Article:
This was a busy week for those following developments in privacy and cross-border data flows! The European Commission released its highly anticipated draft adequacy decision on the EU-US Data Privacy Framework. The European Commission stated, “that the United States ensures an adequate level of protection for personal data transferred from the EU to US companies.” Although the European Commission found that the framework was adequate, this is not the final step in the process. For more information about what happens next with the draft adequacy decision, please read Beyond Schrems II: What Happens After EU and US Officials Conclude Negotiations for Privacy Shield 2.0.
Once the final adequacy decision is adopted, the EU-US Data Privacy Framework will likely face a legal challenge. The Privacy Across Borders team outlined the possible routes an opponent to the new framework might take in Challenging the New Privacy Shield Framework: All Paths Lead to the CJEU.
On the same day, the Office of the Director of National Intelligence published its implementation procedures for the complaints process under the EU-S Data Privacy Framework. Please read our analysis of the directive here.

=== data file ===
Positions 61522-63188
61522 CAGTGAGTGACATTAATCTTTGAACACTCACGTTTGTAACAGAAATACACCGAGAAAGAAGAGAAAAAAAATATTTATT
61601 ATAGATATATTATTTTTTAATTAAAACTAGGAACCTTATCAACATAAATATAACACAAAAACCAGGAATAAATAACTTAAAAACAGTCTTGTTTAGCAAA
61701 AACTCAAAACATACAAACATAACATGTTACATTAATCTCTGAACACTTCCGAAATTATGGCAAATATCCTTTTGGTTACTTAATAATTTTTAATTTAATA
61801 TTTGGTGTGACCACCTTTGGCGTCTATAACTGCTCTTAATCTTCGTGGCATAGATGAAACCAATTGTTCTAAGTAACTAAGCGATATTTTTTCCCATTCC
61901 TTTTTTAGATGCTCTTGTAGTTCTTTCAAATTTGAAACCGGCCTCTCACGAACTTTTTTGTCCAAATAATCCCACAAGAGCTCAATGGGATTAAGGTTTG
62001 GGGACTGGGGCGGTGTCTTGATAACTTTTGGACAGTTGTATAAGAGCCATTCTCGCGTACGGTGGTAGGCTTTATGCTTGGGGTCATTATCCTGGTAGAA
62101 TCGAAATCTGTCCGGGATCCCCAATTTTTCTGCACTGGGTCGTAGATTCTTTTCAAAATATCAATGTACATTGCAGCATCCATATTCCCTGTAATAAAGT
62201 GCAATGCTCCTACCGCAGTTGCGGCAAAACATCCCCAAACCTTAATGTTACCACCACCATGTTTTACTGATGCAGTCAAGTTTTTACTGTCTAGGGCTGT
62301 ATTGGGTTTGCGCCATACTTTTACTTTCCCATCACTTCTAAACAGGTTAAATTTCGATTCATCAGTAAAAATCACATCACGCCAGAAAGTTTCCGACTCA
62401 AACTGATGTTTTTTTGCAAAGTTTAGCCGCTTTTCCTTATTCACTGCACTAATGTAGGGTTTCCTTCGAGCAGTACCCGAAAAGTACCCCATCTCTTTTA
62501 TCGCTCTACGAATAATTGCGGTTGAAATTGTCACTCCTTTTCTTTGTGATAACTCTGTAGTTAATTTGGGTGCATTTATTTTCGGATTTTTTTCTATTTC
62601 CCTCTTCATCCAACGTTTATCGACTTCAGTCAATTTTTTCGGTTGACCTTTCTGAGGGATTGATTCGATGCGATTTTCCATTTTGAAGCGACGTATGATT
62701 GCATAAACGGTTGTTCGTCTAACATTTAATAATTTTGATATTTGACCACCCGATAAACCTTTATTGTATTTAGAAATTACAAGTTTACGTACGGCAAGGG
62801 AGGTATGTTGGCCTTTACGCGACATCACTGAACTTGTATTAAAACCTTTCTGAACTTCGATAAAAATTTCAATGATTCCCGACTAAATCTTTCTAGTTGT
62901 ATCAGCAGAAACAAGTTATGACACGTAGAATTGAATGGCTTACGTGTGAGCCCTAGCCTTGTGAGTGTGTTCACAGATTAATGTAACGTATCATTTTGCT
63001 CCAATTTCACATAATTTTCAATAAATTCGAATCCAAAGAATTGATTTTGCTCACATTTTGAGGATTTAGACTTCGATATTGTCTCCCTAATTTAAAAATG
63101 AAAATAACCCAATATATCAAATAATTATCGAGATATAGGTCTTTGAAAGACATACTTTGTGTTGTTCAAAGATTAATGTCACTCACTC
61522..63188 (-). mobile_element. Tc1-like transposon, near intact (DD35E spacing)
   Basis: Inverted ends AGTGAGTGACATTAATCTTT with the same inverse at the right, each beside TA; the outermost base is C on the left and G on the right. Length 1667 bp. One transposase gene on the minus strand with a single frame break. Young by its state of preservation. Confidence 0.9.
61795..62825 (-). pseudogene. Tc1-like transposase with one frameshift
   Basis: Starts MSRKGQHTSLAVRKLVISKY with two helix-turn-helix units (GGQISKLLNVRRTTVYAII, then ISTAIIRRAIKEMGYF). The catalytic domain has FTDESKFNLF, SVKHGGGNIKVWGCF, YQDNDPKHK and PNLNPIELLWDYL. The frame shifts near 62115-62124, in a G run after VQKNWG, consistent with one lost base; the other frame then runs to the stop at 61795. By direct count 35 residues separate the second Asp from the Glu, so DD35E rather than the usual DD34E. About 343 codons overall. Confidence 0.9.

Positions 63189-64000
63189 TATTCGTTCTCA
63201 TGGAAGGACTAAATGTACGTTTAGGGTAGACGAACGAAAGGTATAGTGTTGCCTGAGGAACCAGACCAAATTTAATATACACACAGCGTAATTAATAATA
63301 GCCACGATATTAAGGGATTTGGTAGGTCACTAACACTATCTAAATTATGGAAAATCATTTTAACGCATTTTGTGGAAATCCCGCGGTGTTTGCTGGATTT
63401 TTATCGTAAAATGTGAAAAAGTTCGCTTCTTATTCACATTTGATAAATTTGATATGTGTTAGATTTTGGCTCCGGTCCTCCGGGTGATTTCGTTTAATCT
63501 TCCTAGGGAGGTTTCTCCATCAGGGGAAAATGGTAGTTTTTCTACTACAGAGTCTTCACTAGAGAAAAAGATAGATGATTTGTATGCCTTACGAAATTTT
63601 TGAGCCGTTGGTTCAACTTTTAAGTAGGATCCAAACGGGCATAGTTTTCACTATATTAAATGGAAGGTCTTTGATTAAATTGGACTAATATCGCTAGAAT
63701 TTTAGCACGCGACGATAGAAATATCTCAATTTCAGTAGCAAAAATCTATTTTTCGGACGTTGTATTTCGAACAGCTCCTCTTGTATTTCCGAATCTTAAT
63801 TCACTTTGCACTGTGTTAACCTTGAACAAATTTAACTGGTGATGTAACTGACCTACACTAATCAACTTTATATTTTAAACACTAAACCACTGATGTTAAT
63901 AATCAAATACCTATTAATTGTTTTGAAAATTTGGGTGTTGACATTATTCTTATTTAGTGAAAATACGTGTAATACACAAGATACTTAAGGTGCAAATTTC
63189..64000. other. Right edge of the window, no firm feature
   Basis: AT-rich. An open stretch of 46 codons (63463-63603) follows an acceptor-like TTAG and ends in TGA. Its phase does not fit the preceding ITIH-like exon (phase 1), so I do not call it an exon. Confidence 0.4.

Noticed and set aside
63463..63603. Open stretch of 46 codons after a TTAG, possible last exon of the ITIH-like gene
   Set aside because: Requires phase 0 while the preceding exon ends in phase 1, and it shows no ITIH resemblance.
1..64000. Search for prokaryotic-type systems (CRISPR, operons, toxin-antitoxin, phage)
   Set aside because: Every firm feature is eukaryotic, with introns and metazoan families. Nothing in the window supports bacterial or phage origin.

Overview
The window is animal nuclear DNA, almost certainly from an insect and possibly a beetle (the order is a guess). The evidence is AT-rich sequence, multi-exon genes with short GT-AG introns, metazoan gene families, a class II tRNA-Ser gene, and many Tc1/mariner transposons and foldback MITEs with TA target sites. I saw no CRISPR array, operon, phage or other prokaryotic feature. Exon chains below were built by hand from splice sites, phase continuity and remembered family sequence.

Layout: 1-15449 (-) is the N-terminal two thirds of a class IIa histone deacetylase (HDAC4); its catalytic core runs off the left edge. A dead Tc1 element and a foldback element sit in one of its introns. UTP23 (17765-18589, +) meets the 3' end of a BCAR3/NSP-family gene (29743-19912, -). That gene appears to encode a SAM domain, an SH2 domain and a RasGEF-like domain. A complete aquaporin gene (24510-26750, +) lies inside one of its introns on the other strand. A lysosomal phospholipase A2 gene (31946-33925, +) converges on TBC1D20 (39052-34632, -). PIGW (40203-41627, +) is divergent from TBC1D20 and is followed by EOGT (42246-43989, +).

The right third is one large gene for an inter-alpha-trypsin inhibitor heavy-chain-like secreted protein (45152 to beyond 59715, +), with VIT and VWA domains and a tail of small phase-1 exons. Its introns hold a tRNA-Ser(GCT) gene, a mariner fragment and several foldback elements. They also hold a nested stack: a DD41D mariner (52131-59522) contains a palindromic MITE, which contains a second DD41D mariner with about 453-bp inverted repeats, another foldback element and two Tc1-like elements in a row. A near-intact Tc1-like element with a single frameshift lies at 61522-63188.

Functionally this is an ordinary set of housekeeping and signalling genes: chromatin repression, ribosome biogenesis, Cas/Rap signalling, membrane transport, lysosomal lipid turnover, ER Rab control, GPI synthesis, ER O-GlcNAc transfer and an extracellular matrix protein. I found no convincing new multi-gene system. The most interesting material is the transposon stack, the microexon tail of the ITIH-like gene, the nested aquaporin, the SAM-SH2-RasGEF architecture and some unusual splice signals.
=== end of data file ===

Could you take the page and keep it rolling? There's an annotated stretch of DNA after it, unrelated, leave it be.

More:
The following day, the OECD released its declaration on government access to personal data held by private sector entities. Looking to find commonalities among OECD member countries, the declaration “seeks to improve trust in cross-border data flows – which are central to the digital transformation of the global economy – by clarifying how national security and law enforcement agencies can access personal data under existing legal frameworks.” PAB Senior Director Alex Joel served as a consultant to the OECD for this important effort.
Our team will continue to analyze important developments in national security, privacy, and cross-border data flows. Follow us on Twitter to stay updated with our latest content!